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city in Bulgaria
town in Prahova County, Romania
city in Brașov County, Romania
city in Mureș County, Romania
city in Sibiu County, Romania
city in Constanța County, Romania
Transylvania is the largest region of Romania and probably the best known one. When you visit Transylvania you dive into a mix of cultures, nature and history. Transylvania is a diverse region: it is worth trying to observe the differences that exist within the region, both culturally and naturally. This region is a place with abundant history and multicultural convergence. All over Transylvania the cohabitation of Romanians, Hungarians, Saxons and Roma is the leading theme. Transylvania is rich in myth and misty medieval sites: there about 100 castles and fortresses and about 70 fortified churches. Romania's greatest and best preserved castles and fortresses are to be found here. But for the more curious traveler, there are many small villages with old houses and fortified churches. As Transylvania is circled by the Carpathian mountains there are a lot of mountain forests and hiking or climbing possibilities. All over the Carpathians there are great national parks. In the center of Transylvania there are green hills and rivers. Most big cities are very western Europe like, and the infrastructure is generally good, making it easy for travelers.
The ruins of the crown palace of the Wallachian princes, some parts dating as early as the 16th century. It’s around an earlier fortification in this place that Bucharest began to develop.
Housed in a beautiful mid 19th century synagogue. Documents the life of this community in the region since ancient times and through the Holocaust. Passport required to enter.
Built in the early 18th century, has some stunning decorative sculpture and amazing frescoes. A little jewel.
This decorative temple was raised in 1845 by the Polish-Jewish community. It was repaired in 1865, baroque style, redesigned in 1903 and 1909, repainted in Rococo style in 1936. It hosts an exhibition on the Holocaust in Romanian. Entry by donation. Security checks require your passport
It's in a neoclassical late 19th-century building, and has exhibits documenting the evolution of society on Romania’s territory from the Paleolithic until today, a replica of Trajan’s Column in Rome and a very interesting collection of jewellery and bronze articles from Roman times up to the Kingdom of Romania.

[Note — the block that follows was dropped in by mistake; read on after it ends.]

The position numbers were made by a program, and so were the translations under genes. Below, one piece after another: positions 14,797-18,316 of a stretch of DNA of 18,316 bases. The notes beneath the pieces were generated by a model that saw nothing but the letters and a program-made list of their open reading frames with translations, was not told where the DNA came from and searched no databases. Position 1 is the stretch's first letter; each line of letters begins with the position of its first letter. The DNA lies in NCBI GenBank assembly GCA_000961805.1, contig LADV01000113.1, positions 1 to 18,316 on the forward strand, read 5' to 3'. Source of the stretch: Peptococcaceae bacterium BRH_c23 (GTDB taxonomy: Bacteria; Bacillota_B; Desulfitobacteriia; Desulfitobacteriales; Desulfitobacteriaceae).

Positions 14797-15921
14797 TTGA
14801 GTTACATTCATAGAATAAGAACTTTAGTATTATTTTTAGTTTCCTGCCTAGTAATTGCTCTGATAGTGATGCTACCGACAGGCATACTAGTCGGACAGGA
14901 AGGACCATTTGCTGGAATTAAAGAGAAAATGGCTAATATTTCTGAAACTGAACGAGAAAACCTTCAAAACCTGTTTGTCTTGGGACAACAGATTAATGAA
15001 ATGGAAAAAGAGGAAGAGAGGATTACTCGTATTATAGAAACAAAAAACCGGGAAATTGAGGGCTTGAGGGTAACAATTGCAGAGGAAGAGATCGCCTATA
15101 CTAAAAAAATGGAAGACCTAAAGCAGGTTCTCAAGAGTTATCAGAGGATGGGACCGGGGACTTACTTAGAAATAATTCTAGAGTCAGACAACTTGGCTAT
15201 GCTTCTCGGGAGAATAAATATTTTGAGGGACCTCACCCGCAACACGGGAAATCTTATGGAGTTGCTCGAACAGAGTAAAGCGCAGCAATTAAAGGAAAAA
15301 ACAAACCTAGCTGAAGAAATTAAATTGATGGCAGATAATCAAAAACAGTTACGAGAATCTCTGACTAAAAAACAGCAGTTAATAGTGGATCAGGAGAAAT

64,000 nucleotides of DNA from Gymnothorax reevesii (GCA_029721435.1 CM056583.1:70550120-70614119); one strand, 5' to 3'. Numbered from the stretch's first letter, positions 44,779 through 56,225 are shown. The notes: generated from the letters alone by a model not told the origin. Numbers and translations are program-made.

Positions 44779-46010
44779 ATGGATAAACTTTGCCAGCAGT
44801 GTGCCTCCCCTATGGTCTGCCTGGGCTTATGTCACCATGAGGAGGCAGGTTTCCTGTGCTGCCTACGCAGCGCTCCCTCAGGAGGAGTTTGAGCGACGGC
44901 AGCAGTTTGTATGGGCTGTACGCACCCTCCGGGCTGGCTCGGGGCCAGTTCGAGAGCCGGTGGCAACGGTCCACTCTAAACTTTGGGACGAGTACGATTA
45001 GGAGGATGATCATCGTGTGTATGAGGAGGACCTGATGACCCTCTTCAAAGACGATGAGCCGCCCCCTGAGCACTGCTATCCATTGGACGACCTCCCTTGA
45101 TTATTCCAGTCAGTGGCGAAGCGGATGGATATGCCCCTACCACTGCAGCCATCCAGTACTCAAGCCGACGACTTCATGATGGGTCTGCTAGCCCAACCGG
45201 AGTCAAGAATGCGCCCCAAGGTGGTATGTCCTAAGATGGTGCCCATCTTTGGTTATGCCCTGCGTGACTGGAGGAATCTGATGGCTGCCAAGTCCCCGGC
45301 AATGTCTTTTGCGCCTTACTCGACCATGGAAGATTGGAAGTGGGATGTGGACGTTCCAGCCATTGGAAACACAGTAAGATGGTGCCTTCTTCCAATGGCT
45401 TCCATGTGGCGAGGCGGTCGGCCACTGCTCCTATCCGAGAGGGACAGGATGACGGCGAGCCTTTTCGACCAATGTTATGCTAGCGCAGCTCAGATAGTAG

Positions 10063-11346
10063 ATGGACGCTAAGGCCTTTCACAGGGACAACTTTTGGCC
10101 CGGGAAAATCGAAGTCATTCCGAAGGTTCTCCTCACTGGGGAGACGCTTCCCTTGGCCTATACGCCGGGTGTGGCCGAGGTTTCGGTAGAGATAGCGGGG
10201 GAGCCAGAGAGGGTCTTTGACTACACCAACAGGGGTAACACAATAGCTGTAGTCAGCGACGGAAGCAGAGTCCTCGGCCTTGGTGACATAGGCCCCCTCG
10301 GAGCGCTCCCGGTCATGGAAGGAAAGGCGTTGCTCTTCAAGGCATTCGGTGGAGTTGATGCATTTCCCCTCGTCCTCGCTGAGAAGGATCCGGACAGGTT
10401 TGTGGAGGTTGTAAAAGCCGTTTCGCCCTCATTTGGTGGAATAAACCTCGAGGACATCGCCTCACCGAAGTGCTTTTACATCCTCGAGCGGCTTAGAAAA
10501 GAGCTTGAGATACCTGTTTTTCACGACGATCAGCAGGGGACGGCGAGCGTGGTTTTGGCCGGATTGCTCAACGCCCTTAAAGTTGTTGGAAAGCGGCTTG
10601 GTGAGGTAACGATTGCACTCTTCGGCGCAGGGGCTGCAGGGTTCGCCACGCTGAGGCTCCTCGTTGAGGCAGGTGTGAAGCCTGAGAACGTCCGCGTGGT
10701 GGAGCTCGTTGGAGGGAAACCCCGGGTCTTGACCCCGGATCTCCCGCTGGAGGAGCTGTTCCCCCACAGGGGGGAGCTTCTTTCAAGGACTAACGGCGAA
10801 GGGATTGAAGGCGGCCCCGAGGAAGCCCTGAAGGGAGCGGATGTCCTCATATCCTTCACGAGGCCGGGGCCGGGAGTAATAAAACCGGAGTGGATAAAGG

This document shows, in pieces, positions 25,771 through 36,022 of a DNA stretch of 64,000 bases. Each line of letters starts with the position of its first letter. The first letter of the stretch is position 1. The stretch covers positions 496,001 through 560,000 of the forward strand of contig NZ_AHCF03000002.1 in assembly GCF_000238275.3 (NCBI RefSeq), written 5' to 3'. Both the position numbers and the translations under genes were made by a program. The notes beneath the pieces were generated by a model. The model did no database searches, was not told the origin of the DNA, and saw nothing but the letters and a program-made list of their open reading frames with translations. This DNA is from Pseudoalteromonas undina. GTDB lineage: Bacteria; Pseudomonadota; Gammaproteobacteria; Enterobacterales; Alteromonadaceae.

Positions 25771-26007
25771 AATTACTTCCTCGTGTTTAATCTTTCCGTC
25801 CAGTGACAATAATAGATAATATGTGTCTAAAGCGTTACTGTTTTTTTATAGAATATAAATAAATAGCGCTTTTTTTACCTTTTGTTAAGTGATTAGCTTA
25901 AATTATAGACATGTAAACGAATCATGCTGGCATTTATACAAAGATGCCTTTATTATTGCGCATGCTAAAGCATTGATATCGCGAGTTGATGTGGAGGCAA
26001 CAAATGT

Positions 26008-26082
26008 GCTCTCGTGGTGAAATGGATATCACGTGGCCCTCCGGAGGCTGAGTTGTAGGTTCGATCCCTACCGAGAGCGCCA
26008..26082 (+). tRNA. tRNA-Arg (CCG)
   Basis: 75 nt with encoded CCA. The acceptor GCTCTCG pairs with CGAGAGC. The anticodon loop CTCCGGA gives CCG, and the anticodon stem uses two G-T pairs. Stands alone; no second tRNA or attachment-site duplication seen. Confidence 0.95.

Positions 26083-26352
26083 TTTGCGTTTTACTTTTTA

Built in 1658. Next to it is the Mitropoliei Palace (1708) – the residence of the Orthodox Patriarch, a sort of small 'Romanian Vatican'. It’s the only church in Bucharest in which photography is prohibited
A beautiful building is home of the George Enescu Philarmonic. If you have the time, visit the interior of the building as well, as it holds a fresco that depicts scenes of the Romanian history. The building was inaugurated in 1888.
Site of part of the Romanian Revolution of 1989. There is a tall monument in the center of the square in memory of those who died during the revolution.
In the building of the former Royal Palace, this museum has collections of ancient, modern and contemporary Romanian art as well as exhibitions of rare European art dating as early as the 14th century
An Orthodox monastery in Brâncovenesc style from 1715 with a church, a museum and a shop. The church, museum and shop are open to the public. The church is in the center of a courtyard with the museum and shop in buildings around the sides. The church is richly decorated with distinctive carved wooden doors. The shop sells mainly religious texts and iconography but also has a leaflet in English and other languages for 2 lei so go there before the main church. There is a toilet that visitors can use next to the shop.
Inside a converted wing of the Palace of the Parliament, in what had been the private apartments of Ceauşescu, the museum features fresh exhibitions from Romania's burgeoning art scene.
It has a large multipurpose building (Sala Polivalenta) used for concerts, sporting events, exhibitions, etc., an amusement park for children, boat-rental, several restaurants and bars.
This has over 300,000 exhibits illustrating the transformations of Earth and the evolution of species.
Has a large collection of minerals, rocks and fossils.
Also dedicated to the traditional way of life, it focuses mainly on traditional interior decoration, tools, clothing and artifacts. Again, it sometimes hosts folkloric and traditional crafts festivals. The museum closed in 2018 for a three year renovation.
Has collections of weapons dating since the prehistoric times and permanent exhibitions dedicated to important military events, including the Romanian revolution of 1989, and an outdoor exhibit of relatively modern weaponry, including cannons, tanks, helicopters.
The current arch was inaugurated in 1936, however previous arches had been here since 1878.
An open air museum created in 1934, it now has around 300 traditional buildings (including churches, workshops, mills) and furniture, pottery, clothing gathered from villages in every region of the country in an effort to showcase the traditional way of life of the Romanians. Occasionally hosts folkloric and traditional crafts festivals.
Established in 1860, displays a variety of plants from all over the world. The greenhouses are wonderful but have limited opening hours, and are closed Monday, Wednesday and Friday
Has collections of objects that belonged to the former Romanian royal family. Today it is also the residence of the Romanian president.
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